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Let IT requirements shape container buying decisions
The future of application development and deployment is in containers -- but the paths for an enterprise to get there have evolved and proliferated.
Containers offer a way to isolate and package an application's code, along with its dependencies, libraries, configuration files and other components required to run software. This enables greater application portability, as well as more efficient resource usage and operations, compared to hosting on VMs.
Containers are only a piece of the puzzle -- they need orchestration to govern their deployment, availability and more. As enterprises map out a strategy for containerized applications, they now face dozens of options in the market. Generally, they all combine container software with some kind of orchestration, and the market has coalesced around a single technology option: Kubernetes.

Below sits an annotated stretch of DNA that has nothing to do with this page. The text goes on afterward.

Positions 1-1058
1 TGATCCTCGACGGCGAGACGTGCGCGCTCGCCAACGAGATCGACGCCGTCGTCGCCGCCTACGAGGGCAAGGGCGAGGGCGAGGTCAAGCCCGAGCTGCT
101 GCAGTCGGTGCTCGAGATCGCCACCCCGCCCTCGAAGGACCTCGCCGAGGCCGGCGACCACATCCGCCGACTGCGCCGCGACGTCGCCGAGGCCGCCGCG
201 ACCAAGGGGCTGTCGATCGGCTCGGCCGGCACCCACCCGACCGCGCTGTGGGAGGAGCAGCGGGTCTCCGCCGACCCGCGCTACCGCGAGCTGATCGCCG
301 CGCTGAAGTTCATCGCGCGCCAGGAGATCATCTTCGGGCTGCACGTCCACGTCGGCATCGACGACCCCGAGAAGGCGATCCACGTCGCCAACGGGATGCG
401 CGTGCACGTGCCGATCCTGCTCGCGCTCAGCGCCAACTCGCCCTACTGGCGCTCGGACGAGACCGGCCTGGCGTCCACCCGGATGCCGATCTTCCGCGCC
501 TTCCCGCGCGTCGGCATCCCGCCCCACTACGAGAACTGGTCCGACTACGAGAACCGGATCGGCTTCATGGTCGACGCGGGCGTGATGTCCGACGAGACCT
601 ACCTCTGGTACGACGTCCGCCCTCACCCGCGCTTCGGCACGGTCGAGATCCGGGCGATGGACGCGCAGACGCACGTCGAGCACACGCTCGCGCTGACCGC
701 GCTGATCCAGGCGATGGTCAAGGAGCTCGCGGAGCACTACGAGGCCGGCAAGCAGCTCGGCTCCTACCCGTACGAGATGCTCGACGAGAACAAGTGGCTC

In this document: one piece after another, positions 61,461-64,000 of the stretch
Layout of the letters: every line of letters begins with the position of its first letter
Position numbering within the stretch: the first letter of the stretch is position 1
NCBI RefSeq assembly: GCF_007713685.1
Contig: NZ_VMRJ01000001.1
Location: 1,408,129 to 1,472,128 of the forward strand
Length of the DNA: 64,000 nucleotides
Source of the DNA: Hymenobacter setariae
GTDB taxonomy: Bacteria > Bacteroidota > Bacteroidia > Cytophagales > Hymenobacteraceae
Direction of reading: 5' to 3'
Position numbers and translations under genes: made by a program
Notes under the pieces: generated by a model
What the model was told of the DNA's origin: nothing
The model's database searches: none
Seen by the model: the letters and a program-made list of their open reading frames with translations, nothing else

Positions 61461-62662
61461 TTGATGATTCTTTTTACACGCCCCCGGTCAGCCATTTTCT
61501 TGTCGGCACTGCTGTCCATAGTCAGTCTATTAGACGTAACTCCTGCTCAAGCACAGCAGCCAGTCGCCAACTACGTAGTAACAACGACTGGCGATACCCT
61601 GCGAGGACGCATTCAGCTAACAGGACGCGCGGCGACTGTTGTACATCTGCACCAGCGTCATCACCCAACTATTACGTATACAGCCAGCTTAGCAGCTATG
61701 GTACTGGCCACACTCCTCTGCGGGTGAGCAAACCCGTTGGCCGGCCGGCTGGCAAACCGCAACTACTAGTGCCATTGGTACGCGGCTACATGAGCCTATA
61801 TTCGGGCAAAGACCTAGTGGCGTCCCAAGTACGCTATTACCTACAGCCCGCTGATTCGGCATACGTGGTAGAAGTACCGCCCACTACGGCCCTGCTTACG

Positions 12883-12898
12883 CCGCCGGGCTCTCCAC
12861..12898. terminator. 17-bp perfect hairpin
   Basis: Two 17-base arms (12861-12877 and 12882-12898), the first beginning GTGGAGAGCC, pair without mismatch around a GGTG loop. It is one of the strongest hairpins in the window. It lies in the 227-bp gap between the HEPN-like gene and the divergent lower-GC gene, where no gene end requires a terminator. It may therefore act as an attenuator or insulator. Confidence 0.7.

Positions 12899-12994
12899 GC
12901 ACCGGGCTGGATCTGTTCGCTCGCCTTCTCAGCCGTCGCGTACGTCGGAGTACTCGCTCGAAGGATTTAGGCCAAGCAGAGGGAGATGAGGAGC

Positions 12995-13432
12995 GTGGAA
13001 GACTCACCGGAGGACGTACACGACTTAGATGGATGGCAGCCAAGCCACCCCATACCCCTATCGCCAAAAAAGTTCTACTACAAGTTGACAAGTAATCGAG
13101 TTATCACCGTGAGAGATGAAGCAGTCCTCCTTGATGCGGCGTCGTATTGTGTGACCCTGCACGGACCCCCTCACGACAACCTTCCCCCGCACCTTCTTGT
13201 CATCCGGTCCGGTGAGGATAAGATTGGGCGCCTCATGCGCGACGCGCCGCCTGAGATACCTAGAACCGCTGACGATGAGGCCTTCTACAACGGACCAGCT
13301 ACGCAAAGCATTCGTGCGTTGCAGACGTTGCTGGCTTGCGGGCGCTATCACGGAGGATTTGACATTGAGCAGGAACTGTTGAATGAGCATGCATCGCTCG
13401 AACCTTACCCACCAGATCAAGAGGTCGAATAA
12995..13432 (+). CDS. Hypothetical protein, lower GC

Beyond that, an enterprise's path forks depending on its needs: a basic container hosting platform, a basic container system that includes orchestration capabilities, public cloud container toolkits and services, or complex layers of resource abstraction and orchestration.
An effective container management strategy likely involves multiple tools from a container ecosystem. Most enterprises today run a hybrid mix of applications in a data center with some cloud deployments. If they further seek to componentize applications with microservices, containers enable consistency and compatibility for smoother integration. Container orchestration is notoriously complex, so an enterprise IT teams' knowledge and adaptability is a factor as well.
This buyer's guide breaks down how container technology works and then helps readers determine the right container deployment strategy based on their current and future IT needs. It also sorts through the increasingly complex container deployment and management ecosystem and provides in-depth explanations of the leading container platforms and vendors.